Day 748: The Lily and the Lion

Cover for The Lily and the LionBest Book of the Week!
The sixth book of Maurice Druon’s The Accursed Kings series follows the fall of Robert Artois, the prime mover in many of the events of the other five novels. It is the reign of Philippe VI, the first Valois king, so you’d think the curse of the Knights Templar against the Capet kings would be complete. But Druon points out that there is one Capet we’ve probably forgotten.

It is Robert Artois who ensures that his Valois cousin is chosen from the candidates proposed for the crown, despite the better claims of Isabella of France, the only surviving sibling of the Capet King Charles IV, for her son Edward III of England. But even though by supporting the victorious candidate Robert finally gains a peerage and property of his own, he is still obsessed by the theft of his county of Artois by his Aunt Mahaut years ago.

He hears of the existence of a copy of the will and deeds that left him the property when he was a boy. The originals were stolen and destroyed by Mahaut and her minion, Monseigneur Thierry. But the Monseigneur kept the copies to protect himself, Robert is informed by Jeanne de Divion, the Monsiegneur’s mistress. Now that he is dead, Mahaut has treated Divion so poorly that she offers to steal the papers from the Monseigneur’s office. Before she gets the opportunity to do so, however, Beatrice d’Hirson, Thierry’s niece and Mahaut’s servant, steals them for her mistress. Robert then makes the decision that will decide his fate. He decides to forge the papers.

In the meantime, Isabella and Roger Mortimer have taken the throne from Edward II for his son, but the young king is a ruler in name only. Mortimer’s abuses are just as bad as those of the previous reign perpetrated by Edward II’s favorites. In addition, Edward III hasn’t forgiven Mortimer for having his father murdered. Soon, Edward will act for himself.

As with the others in this series, this novel is packed with traitorous acts, poisonings, and other skullduggery, as well as amazingly readable historical detail. Druon peppersĀ his tales with plenty of cynicism and sly remarks. As always, I highly recommend this series.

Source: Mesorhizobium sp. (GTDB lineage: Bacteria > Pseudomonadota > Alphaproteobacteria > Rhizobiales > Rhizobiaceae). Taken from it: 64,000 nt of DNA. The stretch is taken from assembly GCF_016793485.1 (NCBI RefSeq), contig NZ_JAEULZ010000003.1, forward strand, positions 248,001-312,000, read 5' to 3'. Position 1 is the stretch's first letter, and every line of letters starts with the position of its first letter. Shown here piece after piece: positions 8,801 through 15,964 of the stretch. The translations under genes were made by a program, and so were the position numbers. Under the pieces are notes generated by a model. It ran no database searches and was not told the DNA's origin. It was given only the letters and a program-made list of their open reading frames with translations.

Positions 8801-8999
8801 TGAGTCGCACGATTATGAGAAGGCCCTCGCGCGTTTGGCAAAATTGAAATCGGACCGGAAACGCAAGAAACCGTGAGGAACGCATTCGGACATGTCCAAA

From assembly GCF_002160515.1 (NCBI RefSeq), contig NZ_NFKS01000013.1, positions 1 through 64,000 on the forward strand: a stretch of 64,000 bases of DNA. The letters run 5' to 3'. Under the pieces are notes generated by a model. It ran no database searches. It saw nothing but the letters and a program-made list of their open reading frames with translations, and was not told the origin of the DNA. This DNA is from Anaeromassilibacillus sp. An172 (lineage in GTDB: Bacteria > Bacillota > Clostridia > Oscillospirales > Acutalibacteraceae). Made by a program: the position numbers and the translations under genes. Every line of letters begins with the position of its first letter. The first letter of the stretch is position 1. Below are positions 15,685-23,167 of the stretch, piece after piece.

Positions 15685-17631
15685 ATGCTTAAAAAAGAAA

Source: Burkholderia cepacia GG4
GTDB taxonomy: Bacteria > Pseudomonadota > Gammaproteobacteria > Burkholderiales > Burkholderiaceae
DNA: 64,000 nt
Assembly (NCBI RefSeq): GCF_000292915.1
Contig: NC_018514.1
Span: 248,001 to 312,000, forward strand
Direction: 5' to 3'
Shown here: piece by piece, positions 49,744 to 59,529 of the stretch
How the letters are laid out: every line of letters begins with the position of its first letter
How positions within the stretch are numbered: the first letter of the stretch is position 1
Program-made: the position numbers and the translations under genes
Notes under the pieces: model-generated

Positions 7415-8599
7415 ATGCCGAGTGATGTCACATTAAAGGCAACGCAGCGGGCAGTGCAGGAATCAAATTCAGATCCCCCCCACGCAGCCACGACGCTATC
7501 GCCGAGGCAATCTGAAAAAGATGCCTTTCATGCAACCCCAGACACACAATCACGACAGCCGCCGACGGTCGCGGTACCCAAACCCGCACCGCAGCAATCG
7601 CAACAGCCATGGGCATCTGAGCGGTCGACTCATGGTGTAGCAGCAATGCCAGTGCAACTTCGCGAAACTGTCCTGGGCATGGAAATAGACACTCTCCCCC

Related Posts

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6 thoughts on “Day 748: The Lily and the Lion

  1. Naomi August 4, 2015 / 12:15 pm

    I tend to avoid series, but this does sound like a good one.

    • whatmeread August 4, 2015 / 12:17 pm

      It was written in the 1950’s, before everyone and their brother started writing series.

  2. Helen August 4, 2015 / 2:56 pm

    I’ve just finished reading a book about Isabella and Mortimer, as you know, and I’m looking forward to reading this too. I have only read the first two books in the Accursed Kings series, though, so it’s going to be a while before I get to this one!

    • whatmeread August 4, 2015 / 2:57 pm

      Oh, you’ve read some of them? Most people haven’t heard of them! I hope you like them so far.

  3. Jane @ Beyond Eden Rock August 5, 2015 / 5:35 am

    I spotted this series, liked the look of it, but wasn’t sure I wanted to commit to a series of big books. That you’re enthusiastic six books in definitely encourages me to look more closely at the first book!

    • whatmeread August 5, 2015 / 7:26 am

      Some of them aren’t too long, but others are, especially the last couple of books.

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